The Practice of Recording real estate documents is based on law in England which traveled to the New World with the colonists. Public land registrars were in colonial America to keep accurate records. A system of registration was necessary to prove the rights of persons who first made claims to property.
In 1787 the Northwest Territory was formed, encompassing all lands north and west of the Ohio River. A Recorder’s office was established in each county. Ohio became a state in 1803 and although the state constitution did not provide for a Recorder’s office, the first state legislature mandated that a Recorder be appointed in each county by the Judges of the Court of Common Pleas. In 1829 the Recorder became an elective position and in 1936 the term was established at four years.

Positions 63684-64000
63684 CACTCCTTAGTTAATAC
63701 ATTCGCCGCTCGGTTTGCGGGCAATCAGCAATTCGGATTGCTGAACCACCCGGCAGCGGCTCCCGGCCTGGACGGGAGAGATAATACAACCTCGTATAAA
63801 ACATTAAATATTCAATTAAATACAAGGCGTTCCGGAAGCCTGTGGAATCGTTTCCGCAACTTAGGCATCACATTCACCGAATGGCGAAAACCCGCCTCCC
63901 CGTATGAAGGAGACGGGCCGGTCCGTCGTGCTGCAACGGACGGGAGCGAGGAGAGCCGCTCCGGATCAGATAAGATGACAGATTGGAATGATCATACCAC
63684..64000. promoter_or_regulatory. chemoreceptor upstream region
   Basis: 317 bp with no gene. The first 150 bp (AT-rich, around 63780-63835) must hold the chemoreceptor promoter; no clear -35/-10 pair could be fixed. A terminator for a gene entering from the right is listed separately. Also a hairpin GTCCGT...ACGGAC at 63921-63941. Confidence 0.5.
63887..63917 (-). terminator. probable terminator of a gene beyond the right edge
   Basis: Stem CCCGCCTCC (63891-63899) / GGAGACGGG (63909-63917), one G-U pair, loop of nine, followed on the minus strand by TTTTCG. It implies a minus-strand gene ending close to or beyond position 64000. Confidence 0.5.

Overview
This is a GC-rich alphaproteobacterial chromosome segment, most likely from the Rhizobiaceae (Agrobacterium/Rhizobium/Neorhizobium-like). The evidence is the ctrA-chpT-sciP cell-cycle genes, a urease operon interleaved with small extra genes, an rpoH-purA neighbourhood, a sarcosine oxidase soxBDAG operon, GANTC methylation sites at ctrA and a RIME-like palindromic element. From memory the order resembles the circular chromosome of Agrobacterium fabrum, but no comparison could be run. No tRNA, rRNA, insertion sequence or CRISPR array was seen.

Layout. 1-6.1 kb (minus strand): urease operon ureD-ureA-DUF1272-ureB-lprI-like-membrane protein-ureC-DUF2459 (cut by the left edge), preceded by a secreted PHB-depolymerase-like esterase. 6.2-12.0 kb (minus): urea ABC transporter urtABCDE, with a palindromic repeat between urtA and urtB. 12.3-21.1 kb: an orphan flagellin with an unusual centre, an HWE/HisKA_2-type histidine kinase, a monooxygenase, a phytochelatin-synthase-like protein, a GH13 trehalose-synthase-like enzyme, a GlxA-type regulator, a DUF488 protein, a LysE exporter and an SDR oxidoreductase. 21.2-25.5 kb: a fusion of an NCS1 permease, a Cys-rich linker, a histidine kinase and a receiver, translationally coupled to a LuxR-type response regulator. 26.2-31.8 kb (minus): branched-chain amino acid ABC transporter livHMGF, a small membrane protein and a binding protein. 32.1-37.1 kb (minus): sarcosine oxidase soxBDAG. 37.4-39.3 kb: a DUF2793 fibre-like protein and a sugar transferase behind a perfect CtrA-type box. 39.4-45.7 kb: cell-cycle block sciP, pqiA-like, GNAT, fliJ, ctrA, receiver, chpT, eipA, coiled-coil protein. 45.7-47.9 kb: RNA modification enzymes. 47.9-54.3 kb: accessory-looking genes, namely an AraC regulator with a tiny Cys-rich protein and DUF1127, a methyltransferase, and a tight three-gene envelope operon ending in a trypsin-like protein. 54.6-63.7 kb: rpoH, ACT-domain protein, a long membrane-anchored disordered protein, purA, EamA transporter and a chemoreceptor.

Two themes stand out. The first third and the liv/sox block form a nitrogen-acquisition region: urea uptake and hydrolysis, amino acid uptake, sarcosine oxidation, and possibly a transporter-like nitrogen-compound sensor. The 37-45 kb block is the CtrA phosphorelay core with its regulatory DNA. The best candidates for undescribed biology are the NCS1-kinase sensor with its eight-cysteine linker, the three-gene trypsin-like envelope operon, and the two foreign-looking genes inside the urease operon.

Today the County Recorder keeps and maintains accurate land records that are current, legible and easily accessible. An important aspect of the Recorder’s work is to index each document so it may be readily located. Accurate indexing makes it possible for persons searching land records to find the documents necessary to establish a “chain of title” (history of ownership) and ensures that any debts or encumbrances against the property are evident. These invaluable records are utilized by the general public, attorneys, historians, genealogist and land title examiners. In some counties, certain property is registered under the Torrens Act. This “registered land” has boundaries certified to be correct; title is guaranteed by a state insurance fund. Torrenized land records are the responsibility of the County Recorder.
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